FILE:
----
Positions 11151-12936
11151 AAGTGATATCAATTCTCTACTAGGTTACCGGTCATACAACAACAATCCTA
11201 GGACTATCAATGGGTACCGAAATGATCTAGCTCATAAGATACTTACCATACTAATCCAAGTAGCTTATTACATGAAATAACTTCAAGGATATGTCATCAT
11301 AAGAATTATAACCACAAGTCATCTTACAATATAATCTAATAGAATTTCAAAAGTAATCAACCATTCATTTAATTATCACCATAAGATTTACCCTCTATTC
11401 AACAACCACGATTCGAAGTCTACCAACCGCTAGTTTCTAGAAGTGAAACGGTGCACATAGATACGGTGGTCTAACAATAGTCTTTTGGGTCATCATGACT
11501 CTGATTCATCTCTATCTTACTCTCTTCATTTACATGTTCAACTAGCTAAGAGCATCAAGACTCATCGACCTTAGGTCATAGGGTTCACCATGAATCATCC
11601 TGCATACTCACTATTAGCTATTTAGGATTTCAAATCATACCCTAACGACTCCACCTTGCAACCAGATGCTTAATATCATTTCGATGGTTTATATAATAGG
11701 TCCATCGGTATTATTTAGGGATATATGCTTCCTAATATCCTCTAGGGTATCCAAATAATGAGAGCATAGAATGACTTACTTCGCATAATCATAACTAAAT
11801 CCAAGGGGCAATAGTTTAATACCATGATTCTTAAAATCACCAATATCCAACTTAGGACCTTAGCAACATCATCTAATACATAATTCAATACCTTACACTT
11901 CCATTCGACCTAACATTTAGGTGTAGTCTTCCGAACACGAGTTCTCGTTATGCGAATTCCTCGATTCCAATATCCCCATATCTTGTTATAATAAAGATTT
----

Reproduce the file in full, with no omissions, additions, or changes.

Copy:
Positions 11151-12936
11151 AAGTGATATCAATTCTCTACTAGGTTACCGGTCATACAACAACAATCCTA
11201 GGACTATCAATGGGTACCGAAATGATCTAGCTCATAAGATACTTACCATACTAATCCAAGTAGCTTATTACATGAAATAACTTCAAGGATATGTCATCAT
11301 AAGAATTATAACCACAAGTCATCTTACAATATAATCTAATAGAATTTCAAAAGTAATCAACCATTCATTTAATTATCACCATAAGATTTACCCTCTATTC
11401 AACAACCACGATTCGAAGTCTACCAACCGCTAGTTTCTAGAAGTGAAACGGTGCACATAGATACGGTGGTCTAACAATAGTCTTTTGGGTCATCATGACT
11501 CTGATTCATCTCTATCTTACTCTCTTCATTTACATGTTCAACTAGCTAAGAGCATCAAGACTCATCGACCTTAGGTCATAGGGTTCACCATGAATCATCC
11601 TGCATACTCACTATTAGCTATTTAGGATTTCAAATCATACCCTAACGACTCCACCTTGCAACCAGATGCTTAATATCATTTCGATGGTTTATATAATAGG
11701 TCCATCGGTATTATTTAGGGATATATGCTTCCTAATATCCTCTAGGGTATCCAAATAATGAGAGCATAGAATGACTTACTTCGCATAATCATAACTAAAT
11801 CCAAGGGGCAATAGTTTAATACCATGATTCTTAAAATCACCAATATCCAACTTAGGACCTTAGCAACATCATCTAATACATAATTCAATACCTTACACTT
11901 CCATTCGACCTAACATTTAGGTGTAGTCTTCCGAACACGAGTTCTCGTTATGCGAATTCCTCGATTCCAATATCCCCATATCTTGTTATAATAAAGATTT